1 Tbsp (15 ml) chia seeds (see note)
1-1/3 cups (320 ml) plain or vanilla unsweetened almond milk or soy milk
15-25 drops plain or vanilla stevia liquid, to your taste
1 scoop Madre Labs Midori Greens powder, or your favorite greens powder
Place all ingredients in a high-powered blender and blend until perfectly smooth. Drink immediately. Makes 1 large or 2 smaller servings.
NOTE: If you don’t have a high-powered blender, grind the chia seeds in a coffee grinder before adding them to the blender.
The lovely folks at iHerb are offering a $50 shopping spree PLUS a jar of either Midori Greens OR Acai Heart to one lucky DDD reader!
The contest is open worldwide, as long as iHerb ships to your country–whoo hoo! (You can check the iHerb website to see if they ship to your home country). International readers, please note: if there are any extra customs fees or duties on your prize, you will be responsible for paying them. I have received several packages from iHerb sent via air mail over the past 2 years (I’m in Canada) and have never been charged extra fees or duties).
Here’s how to enter:
To be eligible to enter the giveaway, you’ll need to register at iHerb. It’s free and there’s no obligation to buy anything. Just go here and sign up. Then come back here and leave a comment telling me that you did so.
Second and subsequent entries:
For extra entries, you can do any or all of the following:
Browse through the Madre Labs page on iHerb, then come back here and tell me which product you think has the weirdest-sounding ingredient (I thought “freeze dried marine phytoplankton” was pretty good) [UPDATE: I've been going through the comments so far and am loving the ingredients you've all found--giggling like crazy over here!];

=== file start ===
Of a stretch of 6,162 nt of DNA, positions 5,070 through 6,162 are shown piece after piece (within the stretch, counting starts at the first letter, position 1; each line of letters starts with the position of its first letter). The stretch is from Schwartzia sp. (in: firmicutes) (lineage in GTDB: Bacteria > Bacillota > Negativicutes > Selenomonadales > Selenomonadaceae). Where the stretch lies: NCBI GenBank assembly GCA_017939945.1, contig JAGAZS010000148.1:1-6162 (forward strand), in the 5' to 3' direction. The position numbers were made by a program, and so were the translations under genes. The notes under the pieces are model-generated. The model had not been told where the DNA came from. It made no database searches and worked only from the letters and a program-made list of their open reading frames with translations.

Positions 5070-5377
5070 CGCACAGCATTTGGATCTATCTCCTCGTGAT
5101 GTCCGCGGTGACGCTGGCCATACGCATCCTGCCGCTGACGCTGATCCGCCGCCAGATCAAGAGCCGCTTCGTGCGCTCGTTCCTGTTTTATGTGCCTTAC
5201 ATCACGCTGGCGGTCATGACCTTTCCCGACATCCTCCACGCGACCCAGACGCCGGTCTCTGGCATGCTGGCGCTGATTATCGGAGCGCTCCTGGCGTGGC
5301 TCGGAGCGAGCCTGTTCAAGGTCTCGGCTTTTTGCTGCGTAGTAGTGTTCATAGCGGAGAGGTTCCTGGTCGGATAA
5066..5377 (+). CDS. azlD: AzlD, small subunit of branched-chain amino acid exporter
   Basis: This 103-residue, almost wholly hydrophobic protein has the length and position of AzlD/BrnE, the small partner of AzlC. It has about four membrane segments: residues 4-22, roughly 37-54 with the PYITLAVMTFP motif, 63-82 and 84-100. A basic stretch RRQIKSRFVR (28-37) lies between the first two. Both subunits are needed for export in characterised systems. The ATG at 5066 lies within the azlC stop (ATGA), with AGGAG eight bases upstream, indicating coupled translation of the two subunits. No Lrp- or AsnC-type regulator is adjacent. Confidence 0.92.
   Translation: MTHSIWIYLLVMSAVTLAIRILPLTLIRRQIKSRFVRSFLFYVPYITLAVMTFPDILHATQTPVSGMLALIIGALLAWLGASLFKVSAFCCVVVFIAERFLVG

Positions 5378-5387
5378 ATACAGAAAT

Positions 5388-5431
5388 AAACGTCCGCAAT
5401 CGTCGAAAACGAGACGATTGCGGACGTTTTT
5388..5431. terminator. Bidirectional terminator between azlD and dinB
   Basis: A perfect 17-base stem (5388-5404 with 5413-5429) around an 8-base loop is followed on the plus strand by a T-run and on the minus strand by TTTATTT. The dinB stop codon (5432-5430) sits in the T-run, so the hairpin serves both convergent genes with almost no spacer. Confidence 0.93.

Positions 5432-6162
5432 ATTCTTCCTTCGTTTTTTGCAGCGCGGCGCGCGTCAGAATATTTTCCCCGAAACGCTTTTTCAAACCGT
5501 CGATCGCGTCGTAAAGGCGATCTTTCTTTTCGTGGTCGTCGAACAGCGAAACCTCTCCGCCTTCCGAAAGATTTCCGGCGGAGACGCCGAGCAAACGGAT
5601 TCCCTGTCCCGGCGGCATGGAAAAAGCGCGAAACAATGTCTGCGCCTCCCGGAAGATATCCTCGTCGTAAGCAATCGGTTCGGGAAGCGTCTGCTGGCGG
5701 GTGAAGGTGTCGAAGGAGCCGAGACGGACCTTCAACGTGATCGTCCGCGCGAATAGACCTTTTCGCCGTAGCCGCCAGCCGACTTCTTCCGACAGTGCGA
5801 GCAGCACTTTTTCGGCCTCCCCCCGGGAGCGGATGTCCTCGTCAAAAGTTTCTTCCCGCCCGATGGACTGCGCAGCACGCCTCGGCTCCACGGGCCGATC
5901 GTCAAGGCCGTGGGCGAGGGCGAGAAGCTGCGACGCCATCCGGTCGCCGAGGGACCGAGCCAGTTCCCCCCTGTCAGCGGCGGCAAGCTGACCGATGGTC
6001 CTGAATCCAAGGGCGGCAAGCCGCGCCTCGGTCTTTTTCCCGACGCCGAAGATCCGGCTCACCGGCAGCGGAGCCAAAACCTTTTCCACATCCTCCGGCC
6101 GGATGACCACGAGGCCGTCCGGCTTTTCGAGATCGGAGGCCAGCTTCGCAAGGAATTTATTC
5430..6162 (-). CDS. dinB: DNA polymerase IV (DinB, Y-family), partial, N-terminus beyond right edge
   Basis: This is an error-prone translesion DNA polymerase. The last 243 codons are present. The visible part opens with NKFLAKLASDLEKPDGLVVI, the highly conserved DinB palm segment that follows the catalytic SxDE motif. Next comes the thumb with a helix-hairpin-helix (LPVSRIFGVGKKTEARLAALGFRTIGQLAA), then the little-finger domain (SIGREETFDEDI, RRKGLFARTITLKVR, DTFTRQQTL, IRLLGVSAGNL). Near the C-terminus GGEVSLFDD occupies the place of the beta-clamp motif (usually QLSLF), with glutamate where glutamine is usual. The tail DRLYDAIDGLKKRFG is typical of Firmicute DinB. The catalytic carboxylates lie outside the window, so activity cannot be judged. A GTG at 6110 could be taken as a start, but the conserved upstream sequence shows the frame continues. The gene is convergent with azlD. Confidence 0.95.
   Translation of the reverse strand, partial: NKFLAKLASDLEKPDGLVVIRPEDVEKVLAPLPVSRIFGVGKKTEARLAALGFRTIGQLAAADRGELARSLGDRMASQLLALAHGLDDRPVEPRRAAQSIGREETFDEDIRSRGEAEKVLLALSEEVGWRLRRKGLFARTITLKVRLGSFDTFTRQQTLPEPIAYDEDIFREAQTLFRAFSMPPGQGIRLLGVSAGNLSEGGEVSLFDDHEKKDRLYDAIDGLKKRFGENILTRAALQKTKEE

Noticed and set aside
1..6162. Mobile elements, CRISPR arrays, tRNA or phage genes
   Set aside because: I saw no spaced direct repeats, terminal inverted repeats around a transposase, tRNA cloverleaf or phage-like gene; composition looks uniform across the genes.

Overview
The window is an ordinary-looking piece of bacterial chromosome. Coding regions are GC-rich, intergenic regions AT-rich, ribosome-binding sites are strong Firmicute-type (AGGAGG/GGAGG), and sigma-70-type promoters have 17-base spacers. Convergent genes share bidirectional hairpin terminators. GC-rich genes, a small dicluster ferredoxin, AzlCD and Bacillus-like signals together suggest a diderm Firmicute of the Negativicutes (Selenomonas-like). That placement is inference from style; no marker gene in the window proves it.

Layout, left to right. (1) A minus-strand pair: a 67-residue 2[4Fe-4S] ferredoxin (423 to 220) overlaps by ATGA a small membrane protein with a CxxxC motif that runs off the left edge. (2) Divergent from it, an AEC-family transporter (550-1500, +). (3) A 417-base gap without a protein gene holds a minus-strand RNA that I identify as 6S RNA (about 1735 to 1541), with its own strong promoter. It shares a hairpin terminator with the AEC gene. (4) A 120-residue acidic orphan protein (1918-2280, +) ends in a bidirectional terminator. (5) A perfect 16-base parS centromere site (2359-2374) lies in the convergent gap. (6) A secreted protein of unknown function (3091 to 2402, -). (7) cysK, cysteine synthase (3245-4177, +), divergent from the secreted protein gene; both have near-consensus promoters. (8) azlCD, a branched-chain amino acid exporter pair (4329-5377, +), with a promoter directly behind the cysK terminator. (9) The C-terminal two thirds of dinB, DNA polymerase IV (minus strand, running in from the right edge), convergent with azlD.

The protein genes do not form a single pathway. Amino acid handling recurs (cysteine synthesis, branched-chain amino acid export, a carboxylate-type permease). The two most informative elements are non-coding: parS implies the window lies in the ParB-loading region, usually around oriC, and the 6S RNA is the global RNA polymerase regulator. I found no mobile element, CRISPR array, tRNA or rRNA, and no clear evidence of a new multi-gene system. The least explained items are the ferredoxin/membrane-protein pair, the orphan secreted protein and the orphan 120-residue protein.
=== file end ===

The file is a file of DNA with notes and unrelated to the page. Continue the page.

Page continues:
Browse through the rest of the iHerb site, then come back here and tell me what you’d buy with your $50 shopping spree if you win;
Follow me on twitter, then come back and leave a comment telling me you did so (I will receive an email notice that you signed up); or tweet about this giveaway on twitter (use @rickiheller so I’ll see it);
“Like” the DDD page on Facebook, then come back here and leave a comment telling me you did so;
“Like” the iHerb page on Facebook, then come back here and leave a comment telling me you did so;
Follow iHerb on twitter, then come back here and leave a comment telling me you did so;
The contest will remain open until midnight my time on Tuesday, May 10th, 2011, after which I’ll randomly choose a winner and announce it on the blog. Please note: it’s up to you to check whether or not you won, then contact me if you did. I”m sorry, but I will not be emailing the winner. If the winner doesn’t claim her/his prize within a week, I’ll choose someone else.
I suppose anyone who devotes one third of their blog’s name to “dessert” must really love the sweet stuff. (Uh, yeah). A quick glance at my blog’s recipe index will reveal that, ACD be damned, I’m not willing to give up my sweet treats.
You’ll also notice that stevia has been my savior ever since I began the anti candida diet. As I mentioned in yesterday’s SOS kickoff post, it’s up to 300 times sweeter than sugar and also boasts some pretty impressive health properties. For someone unwilling to consume sucralose, aspartame or other unnatural chemical alternatives, stevia is a perfect means to add sweetness without calories to food. Used in conjunction with other natural sweeteners, it can boost a recipe’s sweet quotient while lowering overall calories–and allow you to continue to enjoy perfectly decadent desserts.